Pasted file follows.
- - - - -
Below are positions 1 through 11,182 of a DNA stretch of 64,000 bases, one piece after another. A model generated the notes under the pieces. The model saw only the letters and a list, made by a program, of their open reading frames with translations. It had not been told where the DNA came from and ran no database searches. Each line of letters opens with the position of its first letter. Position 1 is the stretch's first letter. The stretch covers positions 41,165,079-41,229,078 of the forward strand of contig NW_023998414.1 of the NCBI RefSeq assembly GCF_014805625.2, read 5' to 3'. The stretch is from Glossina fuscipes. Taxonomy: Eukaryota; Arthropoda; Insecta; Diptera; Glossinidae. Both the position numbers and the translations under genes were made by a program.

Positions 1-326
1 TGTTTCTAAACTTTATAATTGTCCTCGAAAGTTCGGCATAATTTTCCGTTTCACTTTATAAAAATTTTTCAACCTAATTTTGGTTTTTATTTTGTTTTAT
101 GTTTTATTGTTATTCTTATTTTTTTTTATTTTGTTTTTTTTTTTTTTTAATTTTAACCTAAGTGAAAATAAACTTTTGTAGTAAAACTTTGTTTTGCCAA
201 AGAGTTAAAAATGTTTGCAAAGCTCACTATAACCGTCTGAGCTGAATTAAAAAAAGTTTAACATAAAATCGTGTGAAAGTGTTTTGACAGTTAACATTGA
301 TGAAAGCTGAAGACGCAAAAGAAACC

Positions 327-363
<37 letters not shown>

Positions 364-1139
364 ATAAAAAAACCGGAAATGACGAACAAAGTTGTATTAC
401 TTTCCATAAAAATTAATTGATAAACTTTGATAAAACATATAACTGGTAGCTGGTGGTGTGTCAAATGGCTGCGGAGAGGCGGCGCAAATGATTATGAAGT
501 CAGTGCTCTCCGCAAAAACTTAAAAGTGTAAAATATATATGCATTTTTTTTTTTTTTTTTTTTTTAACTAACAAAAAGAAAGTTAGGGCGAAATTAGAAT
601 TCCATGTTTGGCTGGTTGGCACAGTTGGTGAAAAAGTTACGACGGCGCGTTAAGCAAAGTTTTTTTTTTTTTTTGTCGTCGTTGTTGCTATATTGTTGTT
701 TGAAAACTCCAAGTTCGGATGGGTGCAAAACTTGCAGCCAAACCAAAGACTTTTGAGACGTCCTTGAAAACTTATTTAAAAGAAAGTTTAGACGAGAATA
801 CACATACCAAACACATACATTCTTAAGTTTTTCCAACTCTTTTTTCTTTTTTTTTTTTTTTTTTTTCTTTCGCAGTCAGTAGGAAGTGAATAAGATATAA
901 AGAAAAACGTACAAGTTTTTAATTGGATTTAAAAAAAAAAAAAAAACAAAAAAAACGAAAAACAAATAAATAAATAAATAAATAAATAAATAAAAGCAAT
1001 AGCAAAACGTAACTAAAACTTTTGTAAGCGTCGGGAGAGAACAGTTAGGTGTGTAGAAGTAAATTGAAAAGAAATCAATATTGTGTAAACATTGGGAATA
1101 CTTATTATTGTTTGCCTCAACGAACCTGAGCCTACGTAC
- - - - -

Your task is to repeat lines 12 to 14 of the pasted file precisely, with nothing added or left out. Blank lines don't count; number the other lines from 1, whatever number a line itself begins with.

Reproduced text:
501 CAGTGCTCTCCGCAAAAACTTAAAAGTGTAAAATATATATGCATTTTTTTTTTTTTTTTTTTTTTAACTAACAAAAAGAAAGTTAGGGCGAAATTAGAAT
601 TCCATGTTTGGCTGGTTGGCACAGTTGGTGAAAAAGTTACGACGGCGCGTTAAGCAAAGTTTTTTTTTTTTTTTGTCGTCGTTGTTGCTATATTGTTGTT
701 TGAAAACTCCAAGTTCGGATGGGTGCAAAACTTGCAGCCAAACCAAAGACTTTTGAGACGTCCTTGAAAACTTATTTAAAAGAAAGTTTAGACGAGAATA